(3b)
The peak at less positive potential belongs to the reduction of gold(III) oxide (Reaction 4) in acidic medium [22].
$$ {\mathrm{Au}}_2{\mathrm{O}}_3+6{\mathrm{H}}^{+}+6{\mathrm{e}}^{-}\rightleftharpoons 2\mathrm{Au}+3{\mathrm{H}}_2\mathrm{O} $$
(4)
Both Reactions 3a and 3b can be written as a significant amount of hydrogen sulfate and sulfate ion exists in such a concentrated sulfuric acid medium as it is shown in Fig. 3.
Fig. 3

Distribution of sulfate species in sulfuric acid solutions [19]

The calculation of the potential shift of reduction peaks of lead dioxide due to the concentration change of the electrolyte can be carried out based on both Reactions 3a and 3b. In this case, Reaction 3a was used because sulfate ion activities are reported in ref. [20] instead of hydrogen sulfate activity values. The calculated and the measured potential shifts are listed in Table 3.
Table 3

Potential shift of reduction peaks due to the concentration change of sulfuric acid medium

Molarity 1 (mol dm−3)

Molarity 2 (mol dm−3)

Measured ΔEpeak,R1/V

Calculated ΔEpeak,R1/V

Measured ΔEpeak,R2/V

Calculated ΔEpeak,R2/V

0.5

2.5

0.12

0.12

0.01

0.06

2.5

3.5

0.04

0.05

0.01

0.02

3.5

5.0

0.00

0.07

0.01

0.03

The potential shifts of PbO2/PbSO4 system show a good relationship with the calculated values according to Reaction 3a at lower H2SO4 concentrations, although they have a high error at high concentrations. The Au2O3/Au systems show significantly smaller pH dependence than it is expected according to Reaction 4 mainly in the cases of smaller concentrations. In more concentrated media, a significant process is the depletion of sulfuric acid inside the pores according to Reaction 3. That is why, the real concentration inside the layer (even in the vicinity of the gold surface) could be lower than that in the bulk solution resulting in potential shifts of the reduction peaks.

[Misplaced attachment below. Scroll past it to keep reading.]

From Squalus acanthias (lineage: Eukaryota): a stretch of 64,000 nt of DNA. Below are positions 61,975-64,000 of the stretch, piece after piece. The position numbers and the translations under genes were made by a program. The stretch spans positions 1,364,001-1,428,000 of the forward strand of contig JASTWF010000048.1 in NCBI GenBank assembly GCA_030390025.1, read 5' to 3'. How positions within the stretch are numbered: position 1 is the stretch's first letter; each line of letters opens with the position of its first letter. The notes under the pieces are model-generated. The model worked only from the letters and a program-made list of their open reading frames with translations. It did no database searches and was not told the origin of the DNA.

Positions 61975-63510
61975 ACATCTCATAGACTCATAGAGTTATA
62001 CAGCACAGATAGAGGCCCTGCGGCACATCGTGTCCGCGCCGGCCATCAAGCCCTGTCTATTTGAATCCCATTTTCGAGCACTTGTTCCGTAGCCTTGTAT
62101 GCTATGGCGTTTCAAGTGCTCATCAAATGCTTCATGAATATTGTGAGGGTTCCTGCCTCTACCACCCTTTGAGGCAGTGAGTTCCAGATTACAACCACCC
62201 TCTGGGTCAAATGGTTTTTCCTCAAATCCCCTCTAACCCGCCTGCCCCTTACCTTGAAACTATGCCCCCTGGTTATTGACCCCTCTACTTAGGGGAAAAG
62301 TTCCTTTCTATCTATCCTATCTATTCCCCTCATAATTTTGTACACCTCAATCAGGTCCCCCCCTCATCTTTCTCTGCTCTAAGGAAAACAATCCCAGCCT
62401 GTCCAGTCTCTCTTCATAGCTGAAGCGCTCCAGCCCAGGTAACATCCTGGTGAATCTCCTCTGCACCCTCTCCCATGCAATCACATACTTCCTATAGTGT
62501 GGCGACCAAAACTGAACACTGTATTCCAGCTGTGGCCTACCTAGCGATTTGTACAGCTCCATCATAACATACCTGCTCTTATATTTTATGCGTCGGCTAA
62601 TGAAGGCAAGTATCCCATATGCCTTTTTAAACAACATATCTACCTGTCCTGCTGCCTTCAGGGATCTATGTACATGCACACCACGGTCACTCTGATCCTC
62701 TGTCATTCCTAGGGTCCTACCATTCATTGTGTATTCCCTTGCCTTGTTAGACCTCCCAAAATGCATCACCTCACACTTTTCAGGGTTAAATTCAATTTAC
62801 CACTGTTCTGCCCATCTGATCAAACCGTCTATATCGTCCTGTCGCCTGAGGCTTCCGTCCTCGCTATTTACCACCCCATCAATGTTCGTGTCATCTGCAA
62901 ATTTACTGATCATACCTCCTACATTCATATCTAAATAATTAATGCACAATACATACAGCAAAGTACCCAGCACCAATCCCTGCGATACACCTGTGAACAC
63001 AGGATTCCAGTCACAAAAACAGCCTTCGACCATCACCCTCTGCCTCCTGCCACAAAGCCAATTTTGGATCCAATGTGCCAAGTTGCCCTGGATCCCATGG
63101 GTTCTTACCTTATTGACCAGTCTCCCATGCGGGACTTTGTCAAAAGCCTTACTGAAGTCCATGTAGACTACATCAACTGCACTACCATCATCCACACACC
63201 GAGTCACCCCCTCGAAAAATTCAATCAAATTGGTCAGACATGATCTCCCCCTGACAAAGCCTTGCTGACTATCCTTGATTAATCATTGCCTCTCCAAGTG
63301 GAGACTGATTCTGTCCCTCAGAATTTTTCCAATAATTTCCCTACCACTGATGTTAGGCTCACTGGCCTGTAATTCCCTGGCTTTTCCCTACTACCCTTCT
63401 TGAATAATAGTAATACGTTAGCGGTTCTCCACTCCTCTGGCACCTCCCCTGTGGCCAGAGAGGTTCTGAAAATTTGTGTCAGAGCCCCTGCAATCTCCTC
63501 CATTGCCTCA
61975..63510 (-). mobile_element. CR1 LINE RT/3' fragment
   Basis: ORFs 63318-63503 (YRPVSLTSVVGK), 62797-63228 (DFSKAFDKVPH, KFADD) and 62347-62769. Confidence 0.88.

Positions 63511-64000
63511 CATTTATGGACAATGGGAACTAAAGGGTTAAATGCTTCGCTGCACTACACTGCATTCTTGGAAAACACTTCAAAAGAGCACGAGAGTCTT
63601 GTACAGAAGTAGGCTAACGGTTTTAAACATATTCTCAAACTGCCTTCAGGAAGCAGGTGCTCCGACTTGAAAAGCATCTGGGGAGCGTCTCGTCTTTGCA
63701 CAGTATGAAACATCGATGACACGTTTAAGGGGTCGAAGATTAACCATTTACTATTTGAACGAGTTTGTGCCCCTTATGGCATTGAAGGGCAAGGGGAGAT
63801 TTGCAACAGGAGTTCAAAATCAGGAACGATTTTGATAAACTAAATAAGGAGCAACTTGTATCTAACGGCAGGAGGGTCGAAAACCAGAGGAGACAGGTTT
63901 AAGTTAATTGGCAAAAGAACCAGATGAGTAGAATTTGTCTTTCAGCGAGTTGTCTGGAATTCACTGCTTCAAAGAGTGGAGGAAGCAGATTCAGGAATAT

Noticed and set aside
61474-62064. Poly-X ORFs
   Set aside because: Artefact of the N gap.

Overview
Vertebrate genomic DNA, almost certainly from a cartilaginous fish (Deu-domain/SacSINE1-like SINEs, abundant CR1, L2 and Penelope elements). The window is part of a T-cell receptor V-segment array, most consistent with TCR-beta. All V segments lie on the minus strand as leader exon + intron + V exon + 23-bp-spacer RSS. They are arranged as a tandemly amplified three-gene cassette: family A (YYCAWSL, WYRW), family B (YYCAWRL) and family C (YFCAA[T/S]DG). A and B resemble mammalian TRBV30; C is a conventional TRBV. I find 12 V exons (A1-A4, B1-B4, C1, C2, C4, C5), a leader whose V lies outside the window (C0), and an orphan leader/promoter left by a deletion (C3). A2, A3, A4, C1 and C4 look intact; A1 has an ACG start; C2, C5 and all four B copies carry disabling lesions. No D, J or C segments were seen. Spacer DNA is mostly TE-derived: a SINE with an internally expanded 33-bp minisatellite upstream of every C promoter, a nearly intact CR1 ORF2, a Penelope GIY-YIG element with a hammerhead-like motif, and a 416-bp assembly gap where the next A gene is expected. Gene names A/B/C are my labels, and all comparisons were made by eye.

Based on the mass changes, it is stated that in all cases, the PbO2 reduction started according to Reaction 3b but after a while, the frequency increased significantly which means that the transformation of lead dioxide to lead(II) ion became the main reaction. These Pb2+ ions transformed into lead sulfate crystals later by chemical reaction or by electrochemical reaction at high positive potentials during the reverse sweep. In the case when less concentrated acid was the medium, the chemical reaction was the dominant because of the lower concentration of sulfate species; however, the electrochemical reaction was the main process as PbSO4 was formed in more concentrated media. The mean value of the effective molar masses calculated for the reduction peak of gold(III) oxide was ca. 10 g/mol (regarding to 1 mol e) which was in very good agreement with 9 g/mol (theoretical value according to Reaction 4).